Outside of the questions of the Amazon origins, other questions pertaining to Amazons concern their view of men, and if they were a fierce (blood thirsty) people. The Greeks often questioned (as do modern scholars) how the Amazons, a race composed entirely of women, were able to sustain themselves throughout the generations. The most credible theory holds that the Amazons had contact with men from other lands, the Amazons kept the female children born to them, and sent the male children to live with their fathers. As to the Amazons blood thirsty nature, Quintus Smyrnaeus wrote of them during the Trojan Wars,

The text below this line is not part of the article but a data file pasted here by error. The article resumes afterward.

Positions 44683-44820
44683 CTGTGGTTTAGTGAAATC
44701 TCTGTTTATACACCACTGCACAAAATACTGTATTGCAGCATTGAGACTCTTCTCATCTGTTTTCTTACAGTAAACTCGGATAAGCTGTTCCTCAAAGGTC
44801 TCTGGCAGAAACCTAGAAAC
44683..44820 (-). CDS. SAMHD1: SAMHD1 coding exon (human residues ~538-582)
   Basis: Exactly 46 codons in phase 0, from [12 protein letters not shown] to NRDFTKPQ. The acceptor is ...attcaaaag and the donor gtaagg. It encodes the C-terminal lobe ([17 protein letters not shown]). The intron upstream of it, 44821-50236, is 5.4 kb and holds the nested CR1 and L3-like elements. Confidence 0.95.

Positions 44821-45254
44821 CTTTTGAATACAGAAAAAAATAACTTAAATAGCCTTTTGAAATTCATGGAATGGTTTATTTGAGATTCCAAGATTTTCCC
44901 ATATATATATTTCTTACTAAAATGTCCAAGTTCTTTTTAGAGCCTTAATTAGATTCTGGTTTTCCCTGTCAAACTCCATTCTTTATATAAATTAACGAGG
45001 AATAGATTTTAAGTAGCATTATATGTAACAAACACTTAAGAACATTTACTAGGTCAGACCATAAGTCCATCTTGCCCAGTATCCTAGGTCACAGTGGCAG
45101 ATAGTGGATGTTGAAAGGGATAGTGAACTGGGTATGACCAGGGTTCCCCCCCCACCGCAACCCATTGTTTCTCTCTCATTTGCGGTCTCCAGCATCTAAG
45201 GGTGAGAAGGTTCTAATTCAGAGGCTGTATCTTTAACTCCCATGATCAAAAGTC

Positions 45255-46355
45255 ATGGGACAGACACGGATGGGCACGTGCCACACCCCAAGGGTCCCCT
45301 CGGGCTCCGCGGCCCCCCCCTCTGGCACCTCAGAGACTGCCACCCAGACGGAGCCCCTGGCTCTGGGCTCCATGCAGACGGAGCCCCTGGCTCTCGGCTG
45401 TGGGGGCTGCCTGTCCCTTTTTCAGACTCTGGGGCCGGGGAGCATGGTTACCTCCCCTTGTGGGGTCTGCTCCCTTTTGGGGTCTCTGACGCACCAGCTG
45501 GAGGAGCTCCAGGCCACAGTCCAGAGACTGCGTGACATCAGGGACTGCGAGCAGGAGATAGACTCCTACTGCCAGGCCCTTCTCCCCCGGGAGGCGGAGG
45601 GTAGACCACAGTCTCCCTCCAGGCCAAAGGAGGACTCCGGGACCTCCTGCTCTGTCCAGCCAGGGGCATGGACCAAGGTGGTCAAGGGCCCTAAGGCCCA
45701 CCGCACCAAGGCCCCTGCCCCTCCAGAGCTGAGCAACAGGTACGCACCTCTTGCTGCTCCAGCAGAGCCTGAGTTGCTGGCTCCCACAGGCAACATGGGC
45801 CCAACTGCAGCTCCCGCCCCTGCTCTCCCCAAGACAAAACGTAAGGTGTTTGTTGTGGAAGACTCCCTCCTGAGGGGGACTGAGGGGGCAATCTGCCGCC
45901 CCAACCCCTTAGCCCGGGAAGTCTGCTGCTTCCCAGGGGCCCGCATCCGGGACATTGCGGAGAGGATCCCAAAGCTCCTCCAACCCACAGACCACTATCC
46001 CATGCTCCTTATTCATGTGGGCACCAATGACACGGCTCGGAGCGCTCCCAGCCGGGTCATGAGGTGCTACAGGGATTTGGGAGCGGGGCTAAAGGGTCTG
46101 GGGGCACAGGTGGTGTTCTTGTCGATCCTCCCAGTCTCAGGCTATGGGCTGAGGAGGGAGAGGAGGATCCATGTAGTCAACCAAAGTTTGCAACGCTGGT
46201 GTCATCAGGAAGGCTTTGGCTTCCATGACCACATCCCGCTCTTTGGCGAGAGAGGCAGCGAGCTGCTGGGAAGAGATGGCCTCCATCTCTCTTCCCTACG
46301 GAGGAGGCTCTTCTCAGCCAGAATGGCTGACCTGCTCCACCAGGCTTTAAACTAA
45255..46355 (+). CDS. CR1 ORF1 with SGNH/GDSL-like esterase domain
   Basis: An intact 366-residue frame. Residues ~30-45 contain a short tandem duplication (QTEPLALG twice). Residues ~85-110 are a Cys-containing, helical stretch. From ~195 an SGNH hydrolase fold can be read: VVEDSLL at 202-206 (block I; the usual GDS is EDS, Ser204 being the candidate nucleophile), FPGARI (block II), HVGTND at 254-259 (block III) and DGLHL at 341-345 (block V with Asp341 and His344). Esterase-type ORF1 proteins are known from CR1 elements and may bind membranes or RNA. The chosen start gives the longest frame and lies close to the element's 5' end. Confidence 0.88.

"In the pure rapture of triumph the Amazons charged, and with anguished groans and shrieks the Greeks perished, their manhood withered by the women from the fierce and untamed northlands. Like Goddesses amidst earth born heroes the Amazons pursued their reeling foes, dashed them down, cut them apart, and, scoffing, tossed them through the air - till the Greek formations dissolved in consternation."
The Amazons by and large were a race of fierce warriors, who on numerous occasions laid siege in Attica, and were even a threat to Athens. What is certain is that the Amazons were formidable fighters which the Greeks feared, but as to the Amazons being blood thirsty the question still remains.